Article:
With good cinematography and good acting, the story expresses in just 13-minutes what drought really feels like. Katope may have had its flaws, but luckily does not get overwhelmed by them.
(Read also: Storyteller and Gentleman: What Is the Measure of Mike Ejeagha’s Influence on Highlife Music In Nigeria?)
Gcobisa Yako — MaMlambo
In MaMlambo, destiny supersedes pain. Young Amanda takes a suicidal dive into the river of no return (Umlambo Uolahleko), but is saved by some sort of river guardian. After giving her a second chance to live, the lady (Mkhulu), although mysterious, manages to redirect Amanda’s life. Amanda’s traumatic past is based on her experience of gender based violence. And her decision to die is based on her inability to fight back. The attempts to make a good story is watered down by the little or no effort made to build a back story.
The visual effects are barely commendable until the last minutes. Motives are not discussed nor are decisions based on proper plan.
While I might make the excuse that there is not a lot to expect from a short film with a 21-minute running time, the truth is that we saw more detail and better clarity with Mzengi’s Katope which ran for only 13-minutes.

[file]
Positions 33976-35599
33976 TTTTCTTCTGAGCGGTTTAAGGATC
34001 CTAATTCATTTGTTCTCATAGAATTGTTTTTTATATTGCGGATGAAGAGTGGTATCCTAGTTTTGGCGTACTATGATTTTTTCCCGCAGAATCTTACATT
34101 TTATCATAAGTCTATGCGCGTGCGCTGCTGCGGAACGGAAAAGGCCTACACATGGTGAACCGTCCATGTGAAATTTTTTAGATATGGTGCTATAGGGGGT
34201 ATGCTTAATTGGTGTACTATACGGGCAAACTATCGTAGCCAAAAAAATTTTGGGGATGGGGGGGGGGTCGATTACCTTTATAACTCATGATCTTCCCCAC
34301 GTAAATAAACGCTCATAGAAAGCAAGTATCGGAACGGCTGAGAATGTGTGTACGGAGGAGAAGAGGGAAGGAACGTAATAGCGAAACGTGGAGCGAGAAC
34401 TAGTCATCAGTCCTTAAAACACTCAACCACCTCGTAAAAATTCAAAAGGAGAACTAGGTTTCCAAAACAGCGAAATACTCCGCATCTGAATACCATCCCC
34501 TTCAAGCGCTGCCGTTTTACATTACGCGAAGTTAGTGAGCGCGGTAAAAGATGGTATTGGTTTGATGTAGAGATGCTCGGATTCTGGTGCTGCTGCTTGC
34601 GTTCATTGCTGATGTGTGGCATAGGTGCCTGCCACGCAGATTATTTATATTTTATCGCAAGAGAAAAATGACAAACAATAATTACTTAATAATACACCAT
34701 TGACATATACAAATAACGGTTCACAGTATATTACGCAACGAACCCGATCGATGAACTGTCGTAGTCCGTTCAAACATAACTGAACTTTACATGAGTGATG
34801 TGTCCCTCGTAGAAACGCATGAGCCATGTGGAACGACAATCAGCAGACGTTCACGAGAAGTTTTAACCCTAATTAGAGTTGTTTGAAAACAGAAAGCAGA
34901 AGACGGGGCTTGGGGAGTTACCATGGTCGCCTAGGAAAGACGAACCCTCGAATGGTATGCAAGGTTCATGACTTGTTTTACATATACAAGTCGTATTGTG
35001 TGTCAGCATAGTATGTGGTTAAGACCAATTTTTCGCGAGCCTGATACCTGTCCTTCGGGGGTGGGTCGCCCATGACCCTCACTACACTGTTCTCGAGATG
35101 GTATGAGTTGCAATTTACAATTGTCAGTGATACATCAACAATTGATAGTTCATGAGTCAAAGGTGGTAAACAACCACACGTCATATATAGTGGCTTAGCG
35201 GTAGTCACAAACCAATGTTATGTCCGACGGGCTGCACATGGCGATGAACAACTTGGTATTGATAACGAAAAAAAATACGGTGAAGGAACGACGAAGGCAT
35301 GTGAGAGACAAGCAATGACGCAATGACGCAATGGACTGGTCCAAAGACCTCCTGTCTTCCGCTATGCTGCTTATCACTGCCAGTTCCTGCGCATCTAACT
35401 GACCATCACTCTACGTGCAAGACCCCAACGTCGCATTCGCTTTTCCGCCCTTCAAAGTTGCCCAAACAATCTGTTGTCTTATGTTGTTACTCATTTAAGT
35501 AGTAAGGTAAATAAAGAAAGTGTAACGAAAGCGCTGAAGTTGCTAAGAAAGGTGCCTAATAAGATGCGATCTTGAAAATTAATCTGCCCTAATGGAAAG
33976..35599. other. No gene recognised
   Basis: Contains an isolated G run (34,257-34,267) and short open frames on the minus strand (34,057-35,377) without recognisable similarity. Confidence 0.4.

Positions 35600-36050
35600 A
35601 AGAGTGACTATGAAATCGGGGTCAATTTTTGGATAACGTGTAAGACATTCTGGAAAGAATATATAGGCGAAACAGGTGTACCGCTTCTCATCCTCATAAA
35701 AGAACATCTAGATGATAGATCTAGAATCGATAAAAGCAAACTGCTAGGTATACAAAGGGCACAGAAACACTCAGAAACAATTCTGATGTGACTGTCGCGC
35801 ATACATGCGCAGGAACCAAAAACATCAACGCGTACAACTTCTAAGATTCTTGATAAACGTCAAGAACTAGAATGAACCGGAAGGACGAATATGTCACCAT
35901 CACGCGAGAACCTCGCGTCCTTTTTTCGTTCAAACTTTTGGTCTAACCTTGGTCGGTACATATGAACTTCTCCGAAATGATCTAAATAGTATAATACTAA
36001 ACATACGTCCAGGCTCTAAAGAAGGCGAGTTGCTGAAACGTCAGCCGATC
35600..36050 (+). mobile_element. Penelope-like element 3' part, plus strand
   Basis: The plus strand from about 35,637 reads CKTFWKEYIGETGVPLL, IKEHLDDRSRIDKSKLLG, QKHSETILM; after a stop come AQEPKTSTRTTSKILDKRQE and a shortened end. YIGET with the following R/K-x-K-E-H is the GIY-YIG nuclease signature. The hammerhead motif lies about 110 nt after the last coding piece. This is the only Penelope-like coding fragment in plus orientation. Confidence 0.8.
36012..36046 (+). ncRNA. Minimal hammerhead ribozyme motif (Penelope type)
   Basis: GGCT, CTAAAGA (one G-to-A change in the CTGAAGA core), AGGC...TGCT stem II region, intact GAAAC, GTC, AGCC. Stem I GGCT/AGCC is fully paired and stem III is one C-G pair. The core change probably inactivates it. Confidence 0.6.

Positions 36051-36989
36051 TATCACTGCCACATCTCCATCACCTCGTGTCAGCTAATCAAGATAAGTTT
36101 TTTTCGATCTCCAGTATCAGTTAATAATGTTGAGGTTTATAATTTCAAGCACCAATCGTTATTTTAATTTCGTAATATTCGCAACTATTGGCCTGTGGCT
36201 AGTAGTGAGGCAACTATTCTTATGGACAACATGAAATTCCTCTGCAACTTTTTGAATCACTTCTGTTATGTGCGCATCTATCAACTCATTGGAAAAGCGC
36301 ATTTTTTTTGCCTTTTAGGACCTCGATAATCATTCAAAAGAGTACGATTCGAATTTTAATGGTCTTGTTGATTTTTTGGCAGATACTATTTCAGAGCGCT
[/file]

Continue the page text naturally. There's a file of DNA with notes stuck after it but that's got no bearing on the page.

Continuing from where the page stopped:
Although some of the stories are intriguing and others complex, the complexity of the others does no damage to a good and well told folktale. A good folktale highlights moments of stern decision making, reinforce consequences, highlight shared values or moral lessons, take place in natural settings, and, most importantly, explain how something came to be. An explanation of how something came to be is what some, if not all, of the six folktales overlook. Back stories aid comprehension, but some of these folktales are told as if the characters fell from the sky.
While this is a global directorial debut for some of them, the art these filmmakers explore is rooted in history. Overall, African Folktales Reimagined is an entertaining anthology with excellent acting. And, with each story lasting less than 30 minutes, it’s a perfect binge-worthy collection from Africa’s “up and coming” storytellers.
Average Rating: 2.9/5
(Watch African Folktales Reimagined on Netflix)
Blessing Chinwendu Nwankwo, a film critic, beautician, and accountant, currently writes from Lagos State, Nigeria. Connect with her on Twitter at @Glowup_by_Bee and on Instagram at @blackgirl_bee.
Honestly I totally agree with your comments and ratings. The movies had good story lines but not all were properly developed. Enmity Djinn is definitely my least favourite for story development. I stopped watching for a few days and reluctantly decided to finish it today. Even at that I kept rewinding to understand it. A little back story on the Arabic historical significance of Djinns would have helped cos Netflix is a global platform where half of your viewers know nothing about your history hence a very huge opportunity to educate was misses. Still its visual effect helped to keep interest but I don’t know how many people that would watch a movie solely for visuals.
Still all the producers did their best. It’s also a big win for short story producers and I’m eager to see many more African folktales such as these in the future.